Sharing the load

By Hamish Champ

- Last updated on GMT

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McMullen's, the Hertfordshire-based brewer and retailer, hopes its new type of letting agreement will help attract entrepreneurial individuals to the...

McMullen's, the Hertfordshire-based brewer and retailer, hopes its new type of letting agreement will help attract entrepreneurial individuals to the company.

Called 'The Pub Operators Agreement', as well as offering a low cost of entry, the new deal will empower an operator to use their own entrepreneurial skills to develop and grow their own business, says Peter Furness-Smith, the brewer's managing director.

"They will be able to do so with the full help and support of McMullens as a partner, without the higher entry costs or longer term commitment of a tenancy or lease agreement. The only capital required will be a 'good faith' deposit, and limited working capital mainly for the food operation."

Trial period

The new agreement will be trialled in four McMullen pubs, possibly for up to six months before being offered to new tenants as part of the business. "If it proves successful earlier we'll open it up sooner," says Furness-Smith.

The new arrangement won't be offered to existing tenants, since in Furness-Smith's words they already have capital invested in the pub. "And they are content with the support we give them," he adds.

In simple terms the tenant will set up a company which is contracted to operate the pub within what McMullen's calls "agreed guidelines".

In return the company is paid an 'agreed percentage' of liquor sales as a fee, which McMullen says will be in the region of 20 per cent. This percentage will be agreed and will vary depending on the trading style and size of the pub.

The fee is paid directly to the company, which in turn will pay any staff employed to help run the pub. Consequently, the more the pub sells the greater the fee, and the more the operator will earn. The cost of any entertainment put on in the pub is also the responsibility of the operator.

Furness-Smith says McMullen's will own and pay for the liquor stock, but the operator will be responsible for the food operation (menus, food costs, crockery and sales) and therefore he or she will also benefit from the profit from food and the growth in food sales. The operator will pay a fee for the use of the kitchen and catering equipment.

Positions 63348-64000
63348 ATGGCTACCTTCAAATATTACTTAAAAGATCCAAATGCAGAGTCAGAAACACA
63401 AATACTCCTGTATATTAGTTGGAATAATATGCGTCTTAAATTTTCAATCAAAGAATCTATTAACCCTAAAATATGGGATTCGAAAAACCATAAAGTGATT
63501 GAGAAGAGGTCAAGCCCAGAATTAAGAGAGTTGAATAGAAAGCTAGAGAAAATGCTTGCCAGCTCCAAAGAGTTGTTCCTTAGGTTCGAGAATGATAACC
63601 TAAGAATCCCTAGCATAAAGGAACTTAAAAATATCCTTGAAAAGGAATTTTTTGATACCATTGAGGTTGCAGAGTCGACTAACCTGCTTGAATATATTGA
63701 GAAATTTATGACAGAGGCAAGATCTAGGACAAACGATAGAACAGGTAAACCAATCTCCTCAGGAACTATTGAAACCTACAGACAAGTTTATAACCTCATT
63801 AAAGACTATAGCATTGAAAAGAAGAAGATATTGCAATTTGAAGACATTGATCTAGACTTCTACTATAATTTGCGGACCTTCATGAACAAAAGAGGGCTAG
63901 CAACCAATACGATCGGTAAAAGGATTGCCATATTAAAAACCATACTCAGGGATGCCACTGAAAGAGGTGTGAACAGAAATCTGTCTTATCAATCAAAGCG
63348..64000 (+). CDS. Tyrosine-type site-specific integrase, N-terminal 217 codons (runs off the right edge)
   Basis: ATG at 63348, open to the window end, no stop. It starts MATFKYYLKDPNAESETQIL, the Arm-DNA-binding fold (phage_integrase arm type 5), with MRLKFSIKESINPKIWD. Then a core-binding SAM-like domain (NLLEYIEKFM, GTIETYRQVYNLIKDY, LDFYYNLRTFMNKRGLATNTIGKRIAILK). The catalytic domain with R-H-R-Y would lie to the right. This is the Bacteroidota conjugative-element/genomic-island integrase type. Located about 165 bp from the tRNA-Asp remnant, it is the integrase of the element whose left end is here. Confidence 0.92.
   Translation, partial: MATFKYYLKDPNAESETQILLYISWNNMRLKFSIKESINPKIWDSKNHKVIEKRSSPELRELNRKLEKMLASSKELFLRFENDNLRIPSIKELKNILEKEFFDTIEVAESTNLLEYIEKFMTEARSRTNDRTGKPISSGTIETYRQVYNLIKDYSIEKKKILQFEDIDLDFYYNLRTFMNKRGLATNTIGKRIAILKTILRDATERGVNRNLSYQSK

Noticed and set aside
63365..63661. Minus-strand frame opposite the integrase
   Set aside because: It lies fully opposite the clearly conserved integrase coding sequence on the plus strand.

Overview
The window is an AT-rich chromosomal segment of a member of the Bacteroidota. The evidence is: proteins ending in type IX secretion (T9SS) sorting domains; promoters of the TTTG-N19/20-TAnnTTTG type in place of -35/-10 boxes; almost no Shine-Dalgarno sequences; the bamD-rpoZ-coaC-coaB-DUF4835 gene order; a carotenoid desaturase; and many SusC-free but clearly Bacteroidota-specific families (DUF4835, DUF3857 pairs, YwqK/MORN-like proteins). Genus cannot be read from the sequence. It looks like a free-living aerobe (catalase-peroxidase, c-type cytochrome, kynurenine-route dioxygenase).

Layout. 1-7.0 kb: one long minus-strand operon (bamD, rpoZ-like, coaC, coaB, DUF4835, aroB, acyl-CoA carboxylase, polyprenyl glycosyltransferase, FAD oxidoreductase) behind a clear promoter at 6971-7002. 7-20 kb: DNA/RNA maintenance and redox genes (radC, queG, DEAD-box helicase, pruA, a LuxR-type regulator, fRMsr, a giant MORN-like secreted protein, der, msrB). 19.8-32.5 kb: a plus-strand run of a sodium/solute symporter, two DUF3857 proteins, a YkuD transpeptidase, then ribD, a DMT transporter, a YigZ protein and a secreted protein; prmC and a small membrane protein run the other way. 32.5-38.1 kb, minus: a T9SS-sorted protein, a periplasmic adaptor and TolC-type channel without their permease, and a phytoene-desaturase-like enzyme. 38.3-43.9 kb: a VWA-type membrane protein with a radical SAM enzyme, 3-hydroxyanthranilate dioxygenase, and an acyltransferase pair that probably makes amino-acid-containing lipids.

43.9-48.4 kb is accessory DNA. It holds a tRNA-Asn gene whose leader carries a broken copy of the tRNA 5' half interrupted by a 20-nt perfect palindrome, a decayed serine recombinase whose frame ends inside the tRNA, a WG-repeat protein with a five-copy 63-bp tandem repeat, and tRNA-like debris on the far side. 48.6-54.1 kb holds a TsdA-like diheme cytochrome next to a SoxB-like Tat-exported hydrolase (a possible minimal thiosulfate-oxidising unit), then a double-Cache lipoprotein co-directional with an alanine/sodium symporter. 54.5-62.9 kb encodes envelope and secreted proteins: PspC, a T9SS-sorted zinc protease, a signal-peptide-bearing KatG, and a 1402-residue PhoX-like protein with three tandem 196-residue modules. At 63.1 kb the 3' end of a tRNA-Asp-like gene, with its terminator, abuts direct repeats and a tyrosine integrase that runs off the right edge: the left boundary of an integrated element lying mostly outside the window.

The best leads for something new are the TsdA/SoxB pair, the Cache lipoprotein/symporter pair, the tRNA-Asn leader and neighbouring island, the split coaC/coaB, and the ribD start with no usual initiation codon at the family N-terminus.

McMullen's will retain ownership of the till system, fixtures and fittings, the liquor stock along with most of the other running costs of the pub, such as rates, electricity, gas, water and repairs. The brewer will also assist the operator with ensuring that health and safety, food safety, and licensing administration is completed correctly. The operator will also benefit from having quality live in accommodation with no utilities or council tax costs, the brewer says.

Maximising potential

Furness-Smith says: "Although this type of pub operating format has been around for some time we believe market conditions are now right to offer an agreement that genuinely shares the risk and demands teamwork between the operator and McMullen's to maximise the potential and therefore earnings of both the operator and the pub."

Gavin Mansfield, McMullen's' tenanted development manager, adds that the agreement aims at freeing up the operator to do the things they are good at, such as driving sales, developing the pub's team and building stronger and better relationships with customers.

"We will take some of the business pressure, risk and responsibility by ensuring the property is maintained in good condition, the equipment works and paying for most of the non labour operating costs," he says.

"Working together in this way we will be able to make their pub and business as successful as possible for mutual advantage."

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